Presentation on theme: "LESSON 3 :SIZE OF BUSINESS"— Presentation transcript:
1LESSON 3 :SIZE OF BUSINESS There are different ways to measure the size of business. A firm may appear to be large by one measure but small by another.They is no agreed definition of what a small, medium or large business is.
2Different measures of size 1.Number of employeesSimplest measure, easy to understand, not always as it seems that more employees mean larger business.2.Sales turnoverTotal value of sales made by a business in a given time. Effective when comparing firms in same industry.3.Capital employedIt is the total value of long term finance invested in the business.cont…
3Different measures of size 4.Market capitalisationThe total value of company`s issued shares.Market capitalisation=current share price * total number of shares issues5.Market shareTotal value of sales made by a business in a given time. Effective when comparing firms in same industry.Formula: Total sales of business______________________ * 100total sales of industry6.Other measures depend on industry
4Which form of measurement is best There is no best measure.Depends on the firms being compared.Depend on if we are interested in absolute size or comparative size with in one industry.For absolute measure test the firms on two of the above criteria.
5The significance of small and micro businesses Employ few peopleLow turnoverVery small businesses known as micro enterprises.Jobs are created by them even though they employ less staffRun by dynamic entrepreneurs with ideas of consumer goods and services so variety is created and more consumer choice.
6The significance of small and micro businesses Supply specialist goods and services to industries.Competition for large firms to stop consumer exploitation.All great businesses were small at one time.Enjoy lower average costs this benefit is passed to consumers.
7Government assistance to small businesses Reduced rate of taxLoan guarantee schemeInformation ,advice and supportIn deprived cities gov finance the establishment of small workshops rented to small firms at reasonable rents.Other helpExpertise is givenHelp in raising short and long term financeHelp in marketing risks if consumer taste and demand changes.Help in finding suitable priced premises.
8Business Growth Reasons of Growth Increased profit Increased market shareIncreased economies of scaleReduced risk of being a take over target.Increased power and status of the owners and directors.
9Internal GrowthIt is the expansion of by means of opening new branches, shops or factories.
10External growthInvolves much greater sums of money and takes place through the use of mergers and takeovers (often known as growth through amalgamation, or simply integration).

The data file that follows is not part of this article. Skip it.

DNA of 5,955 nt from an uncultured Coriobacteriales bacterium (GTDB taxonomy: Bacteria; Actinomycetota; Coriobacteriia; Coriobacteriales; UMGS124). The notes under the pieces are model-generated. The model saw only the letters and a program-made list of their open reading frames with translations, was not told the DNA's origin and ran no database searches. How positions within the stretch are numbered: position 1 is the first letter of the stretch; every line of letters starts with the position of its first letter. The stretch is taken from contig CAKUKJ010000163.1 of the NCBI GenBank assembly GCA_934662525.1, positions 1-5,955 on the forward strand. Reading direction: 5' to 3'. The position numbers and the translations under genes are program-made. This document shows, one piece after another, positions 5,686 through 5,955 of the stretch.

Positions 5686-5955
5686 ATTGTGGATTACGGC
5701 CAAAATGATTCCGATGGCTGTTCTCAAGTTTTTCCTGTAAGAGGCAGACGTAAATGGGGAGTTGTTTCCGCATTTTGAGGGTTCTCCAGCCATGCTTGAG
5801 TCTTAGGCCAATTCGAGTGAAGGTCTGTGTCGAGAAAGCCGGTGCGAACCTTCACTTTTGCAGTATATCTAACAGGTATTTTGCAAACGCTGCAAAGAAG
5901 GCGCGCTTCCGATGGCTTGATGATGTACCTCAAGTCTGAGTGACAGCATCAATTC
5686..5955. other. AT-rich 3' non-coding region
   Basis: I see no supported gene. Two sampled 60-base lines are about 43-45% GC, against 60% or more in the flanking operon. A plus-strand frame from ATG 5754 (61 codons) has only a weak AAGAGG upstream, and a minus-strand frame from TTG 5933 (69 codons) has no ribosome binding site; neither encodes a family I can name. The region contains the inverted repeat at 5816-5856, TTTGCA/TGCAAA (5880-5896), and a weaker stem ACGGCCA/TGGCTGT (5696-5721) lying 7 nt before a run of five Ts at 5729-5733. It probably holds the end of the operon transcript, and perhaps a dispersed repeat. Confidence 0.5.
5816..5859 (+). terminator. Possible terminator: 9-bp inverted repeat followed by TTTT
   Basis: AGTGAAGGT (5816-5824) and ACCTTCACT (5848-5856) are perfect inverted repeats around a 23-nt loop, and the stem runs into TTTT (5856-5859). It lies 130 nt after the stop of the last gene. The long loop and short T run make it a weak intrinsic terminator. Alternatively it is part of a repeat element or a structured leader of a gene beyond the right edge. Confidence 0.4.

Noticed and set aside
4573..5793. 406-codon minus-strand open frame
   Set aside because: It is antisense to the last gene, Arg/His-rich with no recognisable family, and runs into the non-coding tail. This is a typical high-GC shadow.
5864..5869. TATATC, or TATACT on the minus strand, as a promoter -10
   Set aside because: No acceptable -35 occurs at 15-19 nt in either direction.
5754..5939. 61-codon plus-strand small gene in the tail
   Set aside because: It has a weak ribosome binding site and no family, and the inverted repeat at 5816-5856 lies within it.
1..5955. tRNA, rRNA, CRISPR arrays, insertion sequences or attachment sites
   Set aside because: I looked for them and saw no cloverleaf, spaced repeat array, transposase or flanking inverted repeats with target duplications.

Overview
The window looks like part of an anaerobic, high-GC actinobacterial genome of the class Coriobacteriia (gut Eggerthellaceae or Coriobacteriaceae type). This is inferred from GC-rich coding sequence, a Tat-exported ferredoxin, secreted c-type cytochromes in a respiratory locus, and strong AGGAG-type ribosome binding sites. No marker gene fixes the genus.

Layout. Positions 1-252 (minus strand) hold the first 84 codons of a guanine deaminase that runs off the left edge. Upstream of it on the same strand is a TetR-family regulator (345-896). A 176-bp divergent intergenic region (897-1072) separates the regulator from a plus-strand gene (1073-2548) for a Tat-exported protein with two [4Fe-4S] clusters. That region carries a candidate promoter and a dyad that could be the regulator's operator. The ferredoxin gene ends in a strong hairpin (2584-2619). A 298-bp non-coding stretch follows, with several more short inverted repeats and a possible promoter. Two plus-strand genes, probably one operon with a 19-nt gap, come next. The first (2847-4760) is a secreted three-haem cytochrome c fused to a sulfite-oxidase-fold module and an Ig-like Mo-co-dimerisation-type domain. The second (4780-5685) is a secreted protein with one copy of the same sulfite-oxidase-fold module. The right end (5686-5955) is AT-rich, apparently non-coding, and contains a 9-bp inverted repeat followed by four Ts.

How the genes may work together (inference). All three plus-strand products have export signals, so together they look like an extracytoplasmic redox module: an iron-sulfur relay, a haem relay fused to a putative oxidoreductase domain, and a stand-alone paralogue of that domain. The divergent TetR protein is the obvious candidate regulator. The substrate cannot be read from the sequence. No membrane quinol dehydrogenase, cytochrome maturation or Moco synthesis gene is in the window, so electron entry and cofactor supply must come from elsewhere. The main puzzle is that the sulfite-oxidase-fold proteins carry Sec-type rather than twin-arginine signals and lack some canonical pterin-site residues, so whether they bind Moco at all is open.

11REASONS OF GROWTHRegardless of the method of growth, there are several reasons why firms wish to grow:To achieve economies of scale and see the average cost of production decline.To achieve a greater market share.To satisfy the ego of the businessman.To achieve security through becoming more diversified.To survive in an increasingly competitive market.Mergers and Take-Overs
12External GrowthMergers – agreed amalgamation or joining between two firms. A merger occurs where two firms combine, with the consent of both groups of shareholders and Directors. Takeover – takeover (also known as an acquisition) refers to a situation where over 50% of the shares in another company have been purchased - therefore giving the predator full control of the newly acquired company. Both mergers and takeovers are referred to as growth through amalgamation, or simply as integration
13TYPES OF MERGERSHorizontal. This occurs when two firms in the same industry join together who produce the same product and are at the same stage of the production process (e.g. the Nestle takeover of Rowntree). The new, larger business is likely to be more powerful, have a larger market share, and achieve higher sales revenue and profits. However, the new business may become complacent and inefficient and find that it suffers from diseconomies of scale and / or falling profits.Vertical. This occurs when two firms combine who are in the same industry, but at a different stage of the production process.
14Forward vertical integration Forward vertical integration. Occurs where a company merges with, or takes-over, another company which is closer to the retail stage (i.e. nearer to the consumer). An example of this would be a car manufacturer taking-over a range of car showrooms. It is often the result of a desire to secure an adequate number of market outlets and to raise their standard.Backward vertical integration. Occurs where a company merges with, or takes-over, another company which is closer to the source of the raw material (e.g. a car manufacturer taking-over a supplier of car components). It is often the result of a company being able to exercise much greater control over the quantity and quality of it supplies, as well as securing its supplies at a lower cost.
15Conglomerate. This occurs where two firms merge which are in different industries and produce different goods -it is pure diversification.The major advantage to the new, larger firm is that it has diversified its product range and spread its risks.
16SynergyThe underlying motive for most mergers and takeovers is to achieve synergy. This is often called the "2+2=5 Effect", since the end result will hopefully be more than what the two firms put in to the venture
17Advantage of integration Share research facilitiesEconomies of scaleSave on marketing and distribution costsIncreased efficiencyIncreased profitability
18Joint Ventures And Strategic Alliances Strategic alliance between firms on agreed resources and objectives. They may have variety of stake holders --with a university --with a supplier --with a competitor
19Problems with rapid growth Extra expensesExtra responsibilities and workloadsDiseconomies of scaleDivorce of ownership and control.